Tag Archives: Nathanael Green

The Drive to Read


All month long I’m going to be hosting the posts of other people as part of my 2015 Giftmas Blog Tour. All the guest bloggers are welcome to write about anything they’d like so long as their post touched on a December holiday in some way, no matter how tangentially. The blog tour extends beyond my blog as well, and I will do my best to link to each external post from the here and share them on social media using the hashtag #GiftmasTour.

But wait! There’s more!

We’re also giving away a whole whack of prizes (check out the list here) which you can enter to win using the Rafflecoper code below. Whatever December holiday you celebrate (or don’t) winning a stack of books will make it better!

The Drive to Read

by Nathanael Green

I was one of those teenagers who made the plan to get my driving permit the very day I turned sixteen, which, by the way, happened one December.

I knew even at fifteen and younger exactly how much freedom a drivers’ license would confer to a kid growing up in the country with nothing within walking distance but a river, woods, a cornfield, and some more woods but this time, woods on a hill.

And I was right about the freedom. But I didn’t realize how much less reading I’d get done.

You know—I’d have to keep my eyes on the road instead of on the climax of the latest Forgotten Realms book. I’d have to keep my hands on the wheel instead of curled around the worn cover of The Two Towers. And I’m reminded of this particularly around Christmas and New Year’s.

Even before I was married and moved away from my childhood home, I still had family a few hours’ drive away. And when I was little (well, younger, if not exactly little), my parents would load me and my sister into their Chevy Astro for a three-hour drive to visit my uncle.

My sister would take one backseat in the van and I’d take the other. And we’d both spend the entirety of the drive with faces submerged in books. Many of these trips took place after Christmas, and that meant I had a haul of books still perfectly shut like no human hands had even separated the first pages.

Three hours isn’t really that long of a drive. But to a kid of eight, twelve, fourteen, it was heavenly. The hum of traffic and my parents’ conversation rolled while I just dissolved into fiction for hours without interruption.

Then we’d get to my aunt and uncle’s house.

As an aside, this is the same uncle who bought me a copy of Strunk and White’s Elements of Style when I was about ten years old. He told me that if I knew everything in that book, I’d write better than my teachers.

I read every word that weekend.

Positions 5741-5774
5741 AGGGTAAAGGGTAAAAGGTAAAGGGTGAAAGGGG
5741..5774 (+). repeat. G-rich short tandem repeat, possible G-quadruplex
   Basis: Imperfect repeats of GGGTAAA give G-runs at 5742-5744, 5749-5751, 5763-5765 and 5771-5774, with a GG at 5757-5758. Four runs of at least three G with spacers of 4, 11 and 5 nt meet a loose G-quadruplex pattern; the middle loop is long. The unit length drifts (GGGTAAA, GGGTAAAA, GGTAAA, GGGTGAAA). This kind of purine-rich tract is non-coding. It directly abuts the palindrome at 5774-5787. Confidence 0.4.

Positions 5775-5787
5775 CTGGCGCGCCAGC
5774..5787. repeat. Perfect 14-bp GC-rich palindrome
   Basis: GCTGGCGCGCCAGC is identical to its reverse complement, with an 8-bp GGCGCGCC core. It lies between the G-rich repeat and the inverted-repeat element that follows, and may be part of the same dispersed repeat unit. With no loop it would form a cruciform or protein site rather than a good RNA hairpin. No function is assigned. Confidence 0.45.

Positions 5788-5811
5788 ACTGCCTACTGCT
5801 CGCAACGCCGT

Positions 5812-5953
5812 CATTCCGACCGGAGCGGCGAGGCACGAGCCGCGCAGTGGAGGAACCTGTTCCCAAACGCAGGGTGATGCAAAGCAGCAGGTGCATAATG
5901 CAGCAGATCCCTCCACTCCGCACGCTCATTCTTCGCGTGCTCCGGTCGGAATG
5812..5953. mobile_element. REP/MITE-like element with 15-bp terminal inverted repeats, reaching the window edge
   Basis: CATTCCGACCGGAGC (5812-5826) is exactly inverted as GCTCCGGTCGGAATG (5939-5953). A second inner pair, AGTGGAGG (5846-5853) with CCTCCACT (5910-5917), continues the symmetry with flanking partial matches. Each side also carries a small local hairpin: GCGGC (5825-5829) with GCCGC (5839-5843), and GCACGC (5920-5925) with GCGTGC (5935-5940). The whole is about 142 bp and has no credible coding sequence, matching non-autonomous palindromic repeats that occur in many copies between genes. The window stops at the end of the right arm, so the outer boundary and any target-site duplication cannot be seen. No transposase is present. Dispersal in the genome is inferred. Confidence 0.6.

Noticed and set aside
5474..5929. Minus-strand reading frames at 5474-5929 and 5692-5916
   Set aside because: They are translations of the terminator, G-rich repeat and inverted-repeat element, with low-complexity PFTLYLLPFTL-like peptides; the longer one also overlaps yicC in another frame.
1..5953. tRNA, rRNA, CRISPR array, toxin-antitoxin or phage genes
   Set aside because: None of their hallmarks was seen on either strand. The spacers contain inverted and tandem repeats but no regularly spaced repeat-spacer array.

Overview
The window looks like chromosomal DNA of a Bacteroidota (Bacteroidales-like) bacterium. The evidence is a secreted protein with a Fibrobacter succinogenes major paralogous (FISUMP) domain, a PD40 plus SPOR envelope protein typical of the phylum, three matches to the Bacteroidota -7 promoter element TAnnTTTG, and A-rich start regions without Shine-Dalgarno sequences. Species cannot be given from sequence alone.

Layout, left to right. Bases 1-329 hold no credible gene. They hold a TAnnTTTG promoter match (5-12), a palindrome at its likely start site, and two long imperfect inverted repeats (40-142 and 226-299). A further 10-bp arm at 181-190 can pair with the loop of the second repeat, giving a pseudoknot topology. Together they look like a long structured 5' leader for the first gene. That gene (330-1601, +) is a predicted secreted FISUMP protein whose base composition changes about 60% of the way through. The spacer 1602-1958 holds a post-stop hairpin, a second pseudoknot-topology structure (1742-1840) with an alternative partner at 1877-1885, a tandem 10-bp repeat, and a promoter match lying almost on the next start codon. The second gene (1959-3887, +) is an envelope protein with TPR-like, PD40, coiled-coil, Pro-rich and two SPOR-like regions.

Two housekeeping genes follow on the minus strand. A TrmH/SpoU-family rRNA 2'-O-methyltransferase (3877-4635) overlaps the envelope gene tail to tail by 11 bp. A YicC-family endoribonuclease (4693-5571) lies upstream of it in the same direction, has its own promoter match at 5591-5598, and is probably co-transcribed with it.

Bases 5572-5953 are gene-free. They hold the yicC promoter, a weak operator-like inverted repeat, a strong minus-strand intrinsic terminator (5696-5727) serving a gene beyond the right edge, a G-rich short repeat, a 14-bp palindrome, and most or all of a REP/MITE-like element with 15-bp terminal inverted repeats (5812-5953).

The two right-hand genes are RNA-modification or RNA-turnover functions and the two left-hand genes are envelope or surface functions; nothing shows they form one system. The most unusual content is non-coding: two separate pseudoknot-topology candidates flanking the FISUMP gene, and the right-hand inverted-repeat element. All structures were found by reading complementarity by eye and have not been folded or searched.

Today, I don’t agree with everything old Strunk and White had to say (it’s a style guide, remember), but my uncle was absolutely right in his assessment of its value.

Anyway. Back to Christmas.

We’d get to my uncle’s house and eat amazing food and exchange gifts for a late Christmas. This, invariably and to this day, involves more books. Then we’d eat some leftovers and relax with the family.

And my uncle? He’s absolutely omnivorous when it comes to storytelling (I guess food, too). So not only did I read the new books Santa had brought on the ride to his house, but once there, he’d introduce me to even more books and writers like Heinlein and Walter Miller and then put on movie after movie. We’d have that kind of relaxing weekend where all of us could sit around reading books while enjoying the presence of our family also sitting quietly reading their own books or watching another movie.

Of course, weekends end. And these ended with more books and another read-a-thon on the drive home.

I sometimes wonder how much of that opportunity and the encouragement of my parents and my aunt and uncle turned me into a reader and writer. Not that it matters—if nothing else, they’re some pleasant memories that make me happy and thankful, and that’s valuable enough by itself.

Today, I drive. And here’s the thing about driving: it’s perfect reading time. Because as an adult, even when I’m not driving, I seldom have the opportunity to read for three hours straight. There’s always work to do (hello, freelance writing!) or a lawn to mow or a piece of your house to fix or a friend’s house to fix.

But every time I drive more than an hour, I remember the calm joy of sitting in my parents’ van and just reading without interruption or even the option to do something else.

This past Thanksgiving, when visiting my parents, my dad offered me an audiobook for the ride home.

Smart guy, that dad of mine.
36e1beb30de50f95b8e894bff1d8d4a8Nathanael Green is a writer of fantasy and historical fiction. Along with Evan Ronan, he is the coauthor of the Tomahawk and Saber series of historical adventure books set along the wild frontier of colonial America.

Nathanael is also a freelance marketing writer, feature writer, and lecturer of college students. You can find him, his books, and his blog at nathanaelgreen.com.

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